Plasma and serum samples were obtained in the morning after an overnight fast to avoid potential confounding bias due to hormonal rhythms. Plasma glucose was measured by an automated analyzer (Modular P800, Roche, Basel, Switzerland) as previously reported [20, 27]. Insulin was quantified using an enzyme-amplified chemiluminescence assay (Immulite®, Diagnostic Products, Los Angeles, CA, USA). The homeostatic model assessment (HOMA) and the quantitative insulin sensitivity check index (QUICKI) were used as proxies of insulin resistance and insulin sensitivity, respectively. Triglyceride and total cholesterol concentrations were measured by enzymatic spectrophotometric methods (Roche). HDL-cholesterol was determined by a colorimetric method in a Beckman Synchron® CX analyzer (Beckman Instruments, Bucks, UK). LDL-cholesterol was estimated by the Friedewald formula. High-sensitivity C-reactive protein (CRP) was determined by the Tina-quant® CRP (Latex) ultrasensitive assay (Roche, Basel, Switzerland). Number of white blood cells (WBC) was studied using an automated cell counter (Beckman Coulter, Fullerton, CA, USA). Uric acid, alanine aminotransferase (ALT), aspartate aminotransferase (AST), γ-glutamyltransferase (γ-GT), and creatinine were determined by enzymatic tests (Roche). Leptin was quantified by a RIA method (Linco Research, St. Charles, MO, USA); intra-and inter-assay coefficients of variation were 5.0% and 4.5%, respectively.

Statistical analysis

Data are presented as mean ± standard deviation (SD). Differences between groups were analyzed by ANOVA followed by Scheffé’s tests or Fisher’s Least Significant Differences, as appropriate. Log transformed CRP concentrations were used given their non-normal distribution. The remaining variables followed an adequate distribution for the application of parametric tests. Correlations between two variables were determined by Pearson (r) correlation coefficient. The calculations were performed by SPSS version 23 (Chicago, IL, USA) and GraphPad Prism 8 (La Jolla, CA, USA). P values lower than 0.05 were considered statistically significant.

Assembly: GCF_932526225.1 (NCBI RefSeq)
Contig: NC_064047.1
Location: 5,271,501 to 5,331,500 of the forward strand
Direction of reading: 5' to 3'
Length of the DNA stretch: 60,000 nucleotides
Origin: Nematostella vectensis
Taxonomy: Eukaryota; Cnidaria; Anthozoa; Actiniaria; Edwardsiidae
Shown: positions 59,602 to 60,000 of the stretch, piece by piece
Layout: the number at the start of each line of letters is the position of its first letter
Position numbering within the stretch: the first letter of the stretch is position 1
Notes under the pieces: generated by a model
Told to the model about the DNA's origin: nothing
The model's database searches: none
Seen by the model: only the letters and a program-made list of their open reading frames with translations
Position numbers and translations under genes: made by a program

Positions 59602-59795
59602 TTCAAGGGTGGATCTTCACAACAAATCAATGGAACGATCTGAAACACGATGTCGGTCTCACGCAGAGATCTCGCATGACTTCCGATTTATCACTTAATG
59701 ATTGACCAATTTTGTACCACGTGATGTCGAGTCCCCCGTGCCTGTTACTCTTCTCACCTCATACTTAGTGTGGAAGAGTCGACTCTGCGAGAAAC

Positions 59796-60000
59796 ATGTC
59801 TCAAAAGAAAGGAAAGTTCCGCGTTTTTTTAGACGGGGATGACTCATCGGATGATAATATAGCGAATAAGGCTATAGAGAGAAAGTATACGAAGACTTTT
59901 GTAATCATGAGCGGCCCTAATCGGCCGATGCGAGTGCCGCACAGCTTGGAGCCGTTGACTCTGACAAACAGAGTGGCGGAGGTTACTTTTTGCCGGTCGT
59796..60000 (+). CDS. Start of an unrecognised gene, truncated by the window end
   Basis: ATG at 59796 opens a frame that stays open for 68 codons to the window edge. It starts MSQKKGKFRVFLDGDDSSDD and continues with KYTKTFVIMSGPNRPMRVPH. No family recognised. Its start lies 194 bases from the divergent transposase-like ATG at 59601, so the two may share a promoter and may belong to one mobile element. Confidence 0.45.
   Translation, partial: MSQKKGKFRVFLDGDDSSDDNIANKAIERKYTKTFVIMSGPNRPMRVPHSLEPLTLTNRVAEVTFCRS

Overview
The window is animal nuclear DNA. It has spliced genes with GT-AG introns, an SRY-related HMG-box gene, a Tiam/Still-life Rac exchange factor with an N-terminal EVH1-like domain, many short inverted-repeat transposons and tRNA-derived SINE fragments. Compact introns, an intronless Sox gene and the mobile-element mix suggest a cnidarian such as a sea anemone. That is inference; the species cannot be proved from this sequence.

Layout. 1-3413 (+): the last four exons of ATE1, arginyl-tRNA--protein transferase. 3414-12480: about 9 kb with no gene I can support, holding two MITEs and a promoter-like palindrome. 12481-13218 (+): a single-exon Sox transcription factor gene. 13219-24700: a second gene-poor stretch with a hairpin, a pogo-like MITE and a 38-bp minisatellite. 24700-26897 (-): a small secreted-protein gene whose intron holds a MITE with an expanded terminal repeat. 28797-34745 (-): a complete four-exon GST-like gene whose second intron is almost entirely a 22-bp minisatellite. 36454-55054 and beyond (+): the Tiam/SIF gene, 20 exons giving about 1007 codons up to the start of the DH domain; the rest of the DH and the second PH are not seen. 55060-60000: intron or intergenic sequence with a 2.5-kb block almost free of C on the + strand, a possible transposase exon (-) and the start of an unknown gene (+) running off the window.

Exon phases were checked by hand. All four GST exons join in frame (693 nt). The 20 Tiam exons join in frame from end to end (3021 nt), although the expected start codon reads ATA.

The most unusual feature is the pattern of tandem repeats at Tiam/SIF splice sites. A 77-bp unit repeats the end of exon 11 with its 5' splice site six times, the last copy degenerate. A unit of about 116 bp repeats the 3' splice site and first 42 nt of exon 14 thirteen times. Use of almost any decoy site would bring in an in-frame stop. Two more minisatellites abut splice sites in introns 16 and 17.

Baseline characteristics of the children and adolescents

The study population included 197 children and adolescents with NW, 144 with overweight and 212 with obesity according to Cole’s BMI-based classification (Table 1). Boys exhibited higher weight, BMI, waist-to-hip ratio (WHR), waist-to-height ratio (WHtR), visceral adiposity and blood pressure, while girls showed increased BF% as expected, as usually girls have a higher BF% than boys. Average Tanner stage was higher in girls, since they were slightly older (without significant differences in age) and puberty takes place before in girls (Table 1). Analyzing the whole cohort of children and adolescents, BMI and BF% showed a strong correlation (r = 0.79; P < 0.001), which following stratification by gender was stronger for females (r = 0.85; P < 0.001) and weaker for males (r = 0.75; P < 0.001) (Fig. 2A).

Table 1 Characteristics of children and adolescents included in the analysis according to sex
Fig. 1
figure 1